Joe is a pretty well-known presenter at STC and other organizations:
- Accessibility Director at Blink
- Certified Professional in Accessibility Core Competencies
- Board Member: Access Paratransit Advisory Committee
- Assistant Organizer: Seattle Area Accessibility & Inclusive Design
Joe gave us some context for his presentation by explaining that accessibility supports the full spectrum of abilities among us. He noted that using accessibility techniques means that the content is more inclusive, and that it directly supports better search engine optimization (SEO).
Content contributes to accessibility when content creators add a layer of accessibility information to their words and images. Designers and developers contribute by arranging the content with accessibility in mind and adding accessibility code that assistive devices can interpret.
There are 4 physical challenges require attention: sight, hearing, mobility, and cognition.
- A person who is blind can learn useful information about a photo from the alt text added by the content creator. When that description of the image is coded into the underlying markup by the developer, a screen reader can then audibly relay the description.
- A colleague who may be deaf can benefit from a video with closed captions (CC) that were added through manual or automated processes. Dialog and sound descriptions are embedded into a videorecording and displayed during playback.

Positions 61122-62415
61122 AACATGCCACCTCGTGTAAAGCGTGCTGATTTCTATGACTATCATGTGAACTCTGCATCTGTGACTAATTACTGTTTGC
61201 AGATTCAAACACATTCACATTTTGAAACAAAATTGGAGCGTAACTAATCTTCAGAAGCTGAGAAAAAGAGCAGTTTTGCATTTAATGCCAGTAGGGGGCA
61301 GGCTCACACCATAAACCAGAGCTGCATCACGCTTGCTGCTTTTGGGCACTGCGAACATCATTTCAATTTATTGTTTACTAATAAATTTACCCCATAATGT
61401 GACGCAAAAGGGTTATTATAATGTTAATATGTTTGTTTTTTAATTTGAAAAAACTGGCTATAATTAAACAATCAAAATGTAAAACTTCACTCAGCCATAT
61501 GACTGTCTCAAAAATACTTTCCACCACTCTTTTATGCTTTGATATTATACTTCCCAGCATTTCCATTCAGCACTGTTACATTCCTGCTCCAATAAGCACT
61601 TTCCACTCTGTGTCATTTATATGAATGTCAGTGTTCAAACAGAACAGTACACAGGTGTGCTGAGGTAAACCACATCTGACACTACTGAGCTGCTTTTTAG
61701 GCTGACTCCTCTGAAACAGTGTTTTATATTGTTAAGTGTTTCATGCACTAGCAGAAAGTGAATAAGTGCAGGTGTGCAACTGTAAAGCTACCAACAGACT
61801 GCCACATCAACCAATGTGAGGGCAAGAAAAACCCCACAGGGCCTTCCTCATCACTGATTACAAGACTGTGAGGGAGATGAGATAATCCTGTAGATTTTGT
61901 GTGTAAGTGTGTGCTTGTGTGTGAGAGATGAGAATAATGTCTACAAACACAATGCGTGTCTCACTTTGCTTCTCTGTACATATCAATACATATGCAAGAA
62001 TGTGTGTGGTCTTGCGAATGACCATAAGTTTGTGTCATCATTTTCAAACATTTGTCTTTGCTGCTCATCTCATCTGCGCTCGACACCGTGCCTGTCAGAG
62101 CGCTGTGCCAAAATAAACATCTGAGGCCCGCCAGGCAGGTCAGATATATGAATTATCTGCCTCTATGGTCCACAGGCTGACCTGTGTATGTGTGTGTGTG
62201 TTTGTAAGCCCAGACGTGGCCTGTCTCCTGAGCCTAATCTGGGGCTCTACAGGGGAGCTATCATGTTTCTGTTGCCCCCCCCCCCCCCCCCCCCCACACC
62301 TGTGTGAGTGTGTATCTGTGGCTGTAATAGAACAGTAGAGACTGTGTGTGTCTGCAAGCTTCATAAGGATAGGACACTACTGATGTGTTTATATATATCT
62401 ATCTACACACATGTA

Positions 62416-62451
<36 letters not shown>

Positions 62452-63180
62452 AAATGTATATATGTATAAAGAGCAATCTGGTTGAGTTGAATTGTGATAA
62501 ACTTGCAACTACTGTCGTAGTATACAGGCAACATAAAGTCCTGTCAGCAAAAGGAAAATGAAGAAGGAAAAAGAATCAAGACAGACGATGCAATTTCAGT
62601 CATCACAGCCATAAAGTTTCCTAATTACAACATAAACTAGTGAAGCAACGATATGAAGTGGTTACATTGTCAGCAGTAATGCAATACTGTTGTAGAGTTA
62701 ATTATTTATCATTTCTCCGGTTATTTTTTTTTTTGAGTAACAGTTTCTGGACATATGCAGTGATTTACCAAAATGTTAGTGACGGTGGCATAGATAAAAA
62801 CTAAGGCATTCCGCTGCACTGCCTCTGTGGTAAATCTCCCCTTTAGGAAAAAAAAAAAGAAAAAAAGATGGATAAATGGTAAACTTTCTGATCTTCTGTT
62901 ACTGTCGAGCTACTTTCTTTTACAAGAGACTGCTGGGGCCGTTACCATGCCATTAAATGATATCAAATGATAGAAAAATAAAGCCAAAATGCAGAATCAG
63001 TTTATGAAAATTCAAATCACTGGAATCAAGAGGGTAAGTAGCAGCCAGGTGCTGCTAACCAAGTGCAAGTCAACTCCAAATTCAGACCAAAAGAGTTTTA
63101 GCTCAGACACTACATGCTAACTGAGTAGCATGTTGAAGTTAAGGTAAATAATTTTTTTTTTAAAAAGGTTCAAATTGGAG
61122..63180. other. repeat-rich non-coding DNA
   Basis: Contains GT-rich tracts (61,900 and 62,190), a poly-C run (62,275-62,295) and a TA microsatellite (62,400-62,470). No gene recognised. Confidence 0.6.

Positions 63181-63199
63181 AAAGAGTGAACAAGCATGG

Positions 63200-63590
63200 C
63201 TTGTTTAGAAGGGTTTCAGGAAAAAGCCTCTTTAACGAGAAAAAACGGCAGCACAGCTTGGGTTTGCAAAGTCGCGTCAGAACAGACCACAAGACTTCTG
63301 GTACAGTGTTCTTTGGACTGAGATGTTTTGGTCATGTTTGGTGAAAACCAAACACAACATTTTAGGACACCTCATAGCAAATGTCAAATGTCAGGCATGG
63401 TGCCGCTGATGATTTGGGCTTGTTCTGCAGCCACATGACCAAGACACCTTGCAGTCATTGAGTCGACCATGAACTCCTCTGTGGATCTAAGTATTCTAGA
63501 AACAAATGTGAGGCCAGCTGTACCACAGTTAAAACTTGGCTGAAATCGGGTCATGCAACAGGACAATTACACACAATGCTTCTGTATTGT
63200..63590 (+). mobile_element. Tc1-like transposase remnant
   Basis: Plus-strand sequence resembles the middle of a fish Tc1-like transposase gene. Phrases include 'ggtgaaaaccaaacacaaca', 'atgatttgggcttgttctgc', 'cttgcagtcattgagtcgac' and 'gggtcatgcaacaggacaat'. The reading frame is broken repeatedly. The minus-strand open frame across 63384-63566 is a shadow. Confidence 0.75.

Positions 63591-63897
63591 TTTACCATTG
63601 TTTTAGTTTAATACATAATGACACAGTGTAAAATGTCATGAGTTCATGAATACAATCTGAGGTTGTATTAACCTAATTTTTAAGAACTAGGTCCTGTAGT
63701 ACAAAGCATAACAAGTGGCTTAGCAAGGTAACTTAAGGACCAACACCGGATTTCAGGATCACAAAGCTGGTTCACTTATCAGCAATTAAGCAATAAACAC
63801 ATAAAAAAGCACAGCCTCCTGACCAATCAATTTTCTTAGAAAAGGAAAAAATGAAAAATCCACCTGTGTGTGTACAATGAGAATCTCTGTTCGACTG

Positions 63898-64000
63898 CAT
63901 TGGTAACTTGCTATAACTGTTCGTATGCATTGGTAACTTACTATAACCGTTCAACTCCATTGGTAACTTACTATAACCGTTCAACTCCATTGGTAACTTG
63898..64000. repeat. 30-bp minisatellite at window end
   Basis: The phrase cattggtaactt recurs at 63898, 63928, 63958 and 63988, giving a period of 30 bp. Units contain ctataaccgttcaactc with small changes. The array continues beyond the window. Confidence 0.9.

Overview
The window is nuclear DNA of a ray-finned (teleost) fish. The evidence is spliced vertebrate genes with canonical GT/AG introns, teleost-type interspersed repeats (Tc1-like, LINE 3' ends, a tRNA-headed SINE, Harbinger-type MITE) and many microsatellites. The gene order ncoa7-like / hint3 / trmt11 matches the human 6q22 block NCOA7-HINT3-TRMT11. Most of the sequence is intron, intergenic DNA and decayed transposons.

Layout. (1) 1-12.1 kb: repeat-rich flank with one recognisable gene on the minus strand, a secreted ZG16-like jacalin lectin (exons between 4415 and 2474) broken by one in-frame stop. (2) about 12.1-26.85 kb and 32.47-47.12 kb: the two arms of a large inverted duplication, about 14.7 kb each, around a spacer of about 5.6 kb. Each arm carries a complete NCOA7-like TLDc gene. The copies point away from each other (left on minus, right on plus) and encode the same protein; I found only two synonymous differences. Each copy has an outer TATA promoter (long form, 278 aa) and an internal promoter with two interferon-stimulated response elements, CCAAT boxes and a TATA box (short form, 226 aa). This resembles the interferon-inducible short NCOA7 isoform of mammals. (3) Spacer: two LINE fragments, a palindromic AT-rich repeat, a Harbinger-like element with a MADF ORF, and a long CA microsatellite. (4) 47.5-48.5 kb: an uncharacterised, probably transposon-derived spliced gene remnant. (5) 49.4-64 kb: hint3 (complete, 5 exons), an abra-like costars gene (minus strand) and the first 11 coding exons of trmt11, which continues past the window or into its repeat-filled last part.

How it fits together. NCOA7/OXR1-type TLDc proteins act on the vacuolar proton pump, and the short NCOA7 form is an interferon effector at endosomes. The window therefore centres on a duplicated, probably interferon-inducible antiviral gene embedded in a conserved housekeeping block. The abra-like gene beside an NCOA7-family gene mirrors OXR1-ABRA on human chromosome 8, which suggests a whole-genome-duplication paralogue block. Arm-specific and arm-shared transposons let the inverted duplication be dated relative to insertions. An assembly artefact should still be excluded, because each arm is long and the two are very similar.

- A student with limited mobility due to cerebral palsy can move more quickly through a site if the content creator and developer tags different content levels, which are interpreted by assistive devices.
- A family member with cognitive challenges will appreciate simple, yet thoughtfully written descriptive headings in digital content. This crafted communication helps with finding information more easily and quickly.
A quick overview of SEO
Search engines find and evaluate content on the web through sophisticated software—called bots—that “crawl” web pages. Bots “read” web content to identify what it is and where it is sourced from. Depending on what the bot finds, your page/site can appear higher in the ranking of search results (right after the paid advertisements!).
Here’s how to achieve higher rankings:
- The UX writer formulates image descriptions, headings, and hierarchies.